I agree with you about Beowulf, It was a truly awful film, but I do think that what Gaiman was trying to do with the story was, if not good, then interesting. By making Beowulf an unreliable narrator, I felt he was trying to make it more character driven than the original story. It didn’t really work, as though Beowulf looked like he was supposed to be a Tragic hero, he just came off as an ass. Still, it was a good idea, and at least he was attempting to do some innovative with the story, unlike Troy…
I can see your point about Gaiman’s intentions, but I think they completely lost me once they put it into that style of animation and tried to make Grendel’s mother sexy. I couldn’t get past those two things in particular. Unreliable narrators in general are truly interesting because they force you to think and invest more in a film or book. But you’re also right in that Beowulf came off more like a bro than a traditional tragic hero. I wanted that film to better than it was, which is why it irks me so much.
You are right; we should keep the book and movie separate. Movies cannot possibly include the entire body of the book. Thank you for sharing this idea.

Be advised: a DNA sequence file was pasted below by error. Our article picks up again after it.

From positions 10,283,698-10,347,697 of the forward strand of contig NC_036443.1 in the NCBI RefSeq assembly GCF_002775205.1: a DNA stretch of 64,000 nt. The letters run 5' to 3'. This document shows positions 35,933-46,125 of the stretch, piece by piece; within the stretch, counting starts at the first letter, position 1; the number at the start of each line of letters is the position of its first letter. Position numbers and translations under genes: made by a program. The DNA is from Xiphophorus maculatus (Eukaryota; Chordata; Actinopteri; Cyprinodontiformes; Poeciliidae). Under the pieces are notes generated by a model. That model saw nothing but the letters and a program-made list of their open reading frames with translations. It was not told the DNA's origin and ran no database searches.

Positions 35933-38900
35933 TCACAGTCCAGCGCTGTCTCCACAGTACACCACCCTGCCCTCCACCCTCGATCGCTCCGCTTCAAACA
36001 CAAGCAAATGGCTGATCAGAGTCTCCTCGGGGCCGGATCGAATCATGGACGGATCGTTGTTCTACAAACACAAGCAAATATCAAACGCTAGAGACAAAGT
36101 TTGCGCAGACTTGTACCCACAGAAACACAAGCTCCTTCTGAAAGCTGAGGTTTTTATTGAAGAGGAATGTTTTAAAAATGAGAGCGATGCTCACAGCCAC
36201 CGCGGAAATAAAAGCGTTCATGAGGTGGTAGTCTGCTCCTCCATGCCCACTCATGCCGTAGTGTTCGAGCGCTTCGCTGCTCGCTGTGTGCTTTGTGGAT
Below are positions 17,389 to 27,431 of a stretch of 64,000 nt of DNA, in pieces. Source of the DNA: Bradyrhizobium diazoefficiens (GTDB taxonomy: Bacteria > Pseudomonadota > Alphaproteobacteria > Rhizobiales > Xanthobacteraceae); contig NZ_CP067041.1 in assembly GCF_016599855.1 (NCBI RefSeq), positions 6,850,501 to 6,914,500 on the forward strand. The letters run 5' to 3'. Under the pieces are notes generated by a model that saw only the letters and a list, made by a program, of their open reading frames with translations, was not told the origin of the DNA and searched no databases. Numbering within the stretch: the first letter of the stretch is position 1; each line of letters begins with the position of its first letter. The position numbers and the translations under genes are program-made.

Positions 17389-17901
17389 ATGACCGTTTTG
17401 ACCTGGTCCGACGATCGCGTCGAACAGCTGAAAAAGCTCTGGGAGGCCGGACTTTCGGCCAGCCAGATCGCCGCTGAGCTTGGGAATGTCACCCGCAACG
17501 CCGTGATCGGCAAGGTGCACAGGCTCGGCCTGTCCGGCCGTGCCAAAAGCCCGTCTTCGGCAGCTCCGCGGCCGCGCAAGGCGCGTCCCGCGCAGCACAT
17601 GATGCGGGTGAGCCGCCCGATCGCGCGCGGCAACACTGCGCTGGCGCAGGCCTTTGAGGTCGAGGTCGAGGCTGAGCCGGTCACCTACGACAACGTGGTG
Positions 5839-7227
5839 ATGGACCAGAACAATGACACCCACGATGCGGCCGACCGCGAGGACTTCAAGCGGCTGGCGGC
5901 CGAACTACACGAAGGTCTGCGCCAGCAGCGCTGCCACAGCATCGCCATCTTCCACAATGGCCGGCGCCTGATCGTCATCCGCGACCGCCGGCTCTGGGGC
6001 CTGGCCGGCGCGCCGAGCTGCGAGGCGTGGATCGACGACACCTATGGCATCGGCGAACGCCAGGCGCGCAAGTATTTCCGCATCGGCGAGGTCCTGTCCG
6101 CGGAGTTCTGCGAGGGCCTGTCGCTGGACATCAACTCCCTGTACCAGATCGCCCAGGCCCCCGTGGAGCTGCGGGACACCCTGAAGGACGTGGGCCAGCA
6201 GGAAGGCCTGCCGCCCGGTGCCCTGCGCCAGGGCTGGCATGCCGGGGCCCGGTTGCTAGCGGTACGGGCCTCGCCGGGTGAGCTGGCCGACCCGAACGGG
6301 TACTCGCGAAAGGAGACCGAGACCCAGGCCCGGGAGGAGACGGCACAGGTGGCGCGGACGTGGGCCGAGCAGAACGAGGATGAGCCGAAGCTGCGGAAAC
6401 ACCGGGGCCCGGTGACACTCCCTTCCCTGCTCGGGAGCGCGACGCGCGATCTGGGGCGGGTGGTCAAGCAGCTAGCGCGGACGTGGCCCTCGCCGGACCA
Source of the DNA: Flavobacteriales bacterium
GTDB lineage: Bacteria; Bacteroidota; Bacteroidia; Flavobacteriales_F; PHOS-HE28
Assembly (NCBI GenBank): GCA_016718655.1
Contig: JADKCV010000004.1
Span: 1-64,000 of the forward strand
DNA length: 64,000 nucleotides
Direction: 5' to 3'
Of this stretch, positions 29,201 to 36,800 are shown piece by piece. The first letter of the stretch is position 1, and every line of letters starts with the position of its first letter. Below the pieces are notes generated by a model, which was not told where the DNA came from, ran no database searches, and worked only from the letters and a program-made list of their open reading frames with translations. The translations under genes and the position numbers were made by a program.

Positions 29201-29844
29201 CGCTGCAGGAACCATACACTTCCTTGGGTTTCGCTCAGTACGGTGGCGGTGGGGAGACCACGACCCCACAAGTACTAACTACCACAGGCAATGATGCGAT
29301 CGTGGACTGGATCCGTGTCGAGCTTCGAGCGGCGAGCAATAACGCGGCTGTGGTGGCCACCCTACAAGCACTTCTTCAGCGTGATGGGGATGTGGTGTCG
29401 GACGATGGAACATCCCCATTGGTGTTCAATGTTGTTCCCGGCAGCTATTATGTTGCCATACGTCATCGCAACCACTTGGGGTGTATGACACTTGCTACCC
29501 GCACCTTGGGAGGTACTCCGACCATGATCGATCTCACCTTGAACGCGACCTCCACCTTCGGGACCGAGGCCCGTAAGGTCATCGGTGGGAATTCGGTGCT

Here’s my Top Ten Best Movie Adaptations.
It’s a hard thing to keep separate, but it helps to try! Thanks for sharing and stopping by!
I haven’t seen The Time Traveler’s Wife. I kind of don’t want to. It makes me sad/mad to watch an adaptation that doesn’t at least bring the spark of the book to to the screen.
My Top Ten
Agreed. In most cases, all I want is a spark of the book to show up on screen. I realize it’s very difficult to transfer the medium of words to a medium of images, but when I love a book I can’t help my high expectations.
Thanks for sharing your list as well!
I 100% agree with Gregory Peck as Atticus Finch. Wonderful! And I am a hold out that is just now reading Harry Potter. I finished the first four books so this weekend I watched the first four movies. I was so disappointed with The Goblet of Fire. Ugh.
I think the other films do a decent job of sticking with the books. And I’m glad you’re getting into the books as well. Such a great series!